This parameter specifies the top plan, which is the plan to be used for the current CDB instance. If no plan is specified with this parameter, then the Resource Manager is not enabled.

Prerequisites

Before enabling a CDB resource plan, complete the prerequisites described in "Overview of Oracle Resource Manager in a Multitenant Environment".

To enable a CDB resource plan:

  1. In SQL*Plus, ensure that the current container is the root.

  2. Perform one of the following actions:

    • Use an ALTER SYSTEM statement to set the RESOURCE_MANAGER_PLAN initialization parameter to the CDB resource plan.

      The following example sets the CDB resource plan to newcdb_plan using an ALTER SYSTEM statement:

      ALTER SYSTEM SET RESOURCE_MANAGER_PLAN = 'newcdb_plan';
      
    • In a text initialization parameter file, set the RESOURCE_MANAGER_PLAN initialization parameter to the CDB resource plan, and restart the CDB.

      The following example sets the CDB resource plan to newcdb_plan in an initialization parameter file:

      RESOURCE_MANAGER_PLAN = 'newcdb_plan'
      

See Also:

21.2.7 Modifying a CDB Resource Plan

Modifying a CDB resource plan includes tasks such as updating the plan, creating, updating, or deleting plan directives for PDBs, and updating default directives.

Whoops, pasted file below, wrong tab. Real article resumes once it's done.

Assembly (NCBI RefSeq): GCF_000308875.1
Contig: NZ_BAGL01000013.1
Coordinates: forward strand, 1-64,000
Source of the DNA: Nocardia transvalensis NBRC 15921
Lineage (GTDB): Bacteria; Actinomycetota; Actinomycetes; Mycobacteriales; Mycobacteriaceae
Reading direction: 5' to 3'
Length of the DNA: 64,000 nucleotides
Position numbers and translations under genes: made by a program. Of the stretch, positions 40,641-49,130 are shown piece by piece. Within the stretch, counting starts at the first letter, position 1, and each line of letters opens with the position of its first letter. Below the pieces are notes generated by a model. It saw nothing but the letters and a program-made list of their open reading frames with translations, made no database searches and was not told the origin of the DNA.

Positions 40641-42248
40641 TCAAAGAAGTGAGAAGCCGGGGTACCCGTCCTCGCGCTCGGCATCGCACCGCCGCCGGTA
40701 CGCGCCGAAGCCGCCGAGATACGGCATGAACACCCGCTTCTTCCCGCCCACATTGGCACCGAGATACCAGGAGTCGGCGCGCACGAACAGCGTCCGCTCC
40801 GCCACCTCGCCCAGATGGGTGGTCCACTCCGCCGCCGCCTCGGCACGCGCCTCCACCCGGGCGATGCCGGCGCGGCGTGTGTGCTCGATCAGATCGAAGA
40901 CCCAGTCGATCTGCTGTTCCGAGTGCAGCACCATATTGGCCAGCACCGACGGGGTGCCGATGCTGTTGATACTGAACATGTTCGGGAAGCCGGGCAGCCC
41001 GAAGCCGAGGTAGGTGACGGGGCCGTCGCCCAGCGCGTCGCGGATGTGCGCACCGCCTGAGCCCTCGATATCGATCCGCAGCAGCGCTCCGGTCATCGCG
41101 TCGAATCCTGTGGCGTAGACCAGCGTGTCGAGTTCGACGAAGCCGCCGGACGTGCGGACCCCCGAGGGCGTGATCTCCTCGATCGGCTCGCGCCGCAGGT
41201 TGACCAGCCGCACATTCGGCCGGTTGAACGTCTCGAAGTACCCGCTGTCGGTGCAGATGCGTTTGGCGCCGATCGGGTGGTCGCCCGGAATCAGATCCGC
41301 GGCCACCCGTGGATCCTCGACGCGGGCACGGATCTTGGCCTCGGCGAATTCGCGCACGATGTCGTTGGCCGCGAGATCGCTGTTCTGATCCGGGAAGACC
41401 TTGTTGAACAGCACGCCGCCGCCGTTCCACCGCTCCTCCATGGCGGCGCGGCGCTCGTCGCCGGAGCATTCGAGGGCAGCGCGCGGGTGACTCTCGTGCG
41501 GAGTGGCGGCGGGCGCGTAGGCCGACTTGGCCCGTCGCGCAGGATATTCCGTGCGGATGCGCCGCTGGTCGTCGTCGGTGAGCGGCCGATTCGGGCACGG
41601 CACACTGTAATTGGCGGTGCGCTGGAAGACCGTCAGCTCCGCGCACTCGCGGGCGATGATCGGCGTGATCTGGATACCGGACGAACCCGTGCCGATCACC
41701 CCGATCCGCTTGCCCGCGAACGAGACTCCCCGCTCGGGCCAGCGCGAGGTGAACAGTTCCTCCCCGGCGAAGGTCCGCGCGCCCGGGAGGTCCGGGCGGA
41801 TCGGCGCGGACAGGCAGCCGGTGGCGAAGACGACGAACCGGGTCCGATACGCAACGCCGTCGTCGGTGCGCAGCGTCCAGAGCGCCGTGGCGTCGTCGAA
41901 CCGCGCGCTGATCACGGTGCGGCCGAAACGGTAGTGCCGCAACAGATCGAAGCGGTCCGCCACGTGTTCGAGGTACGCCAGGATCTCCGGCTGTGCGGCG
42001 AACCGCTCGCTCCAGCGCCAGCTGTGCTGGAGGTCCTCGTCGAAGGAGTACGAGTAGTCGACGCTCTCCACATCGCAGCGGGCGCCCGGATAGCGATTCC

This section contains the following topics:

21.2.7.1 Updating a CDB Resource Plan

You can update a CDB resource plan to change its comment using the UPDATE_CDB_PLAN procedure.

Prerequisites

Before updating a CDB resource plan, complete the prerequisites described in "Overview of Oracle Resource Manager in a Multitenant Environment".

To update a CDB resource plan:

  1. In SQL*Plus, ensure that the current container is the root.

  2. Create a pending area:

    exec DBMS_RESOURCE_MANAGER.CREATE_PENDING_AREA();
    
  3. Run the UPDATE_CDB_PLAN procedure, and enter a new comment in the new_comment parameter.

    For example, the following procedure changes the comment for the newcdb_plan CDB resource plan:

    BEGIN
      DBMS_RESOURCE_MANAGER.UPDATE_CDB_PLAN(
        plan        => 'newcdb_plan',
        new_comment => 'CDB plan for PDBs in newcdb');
    END;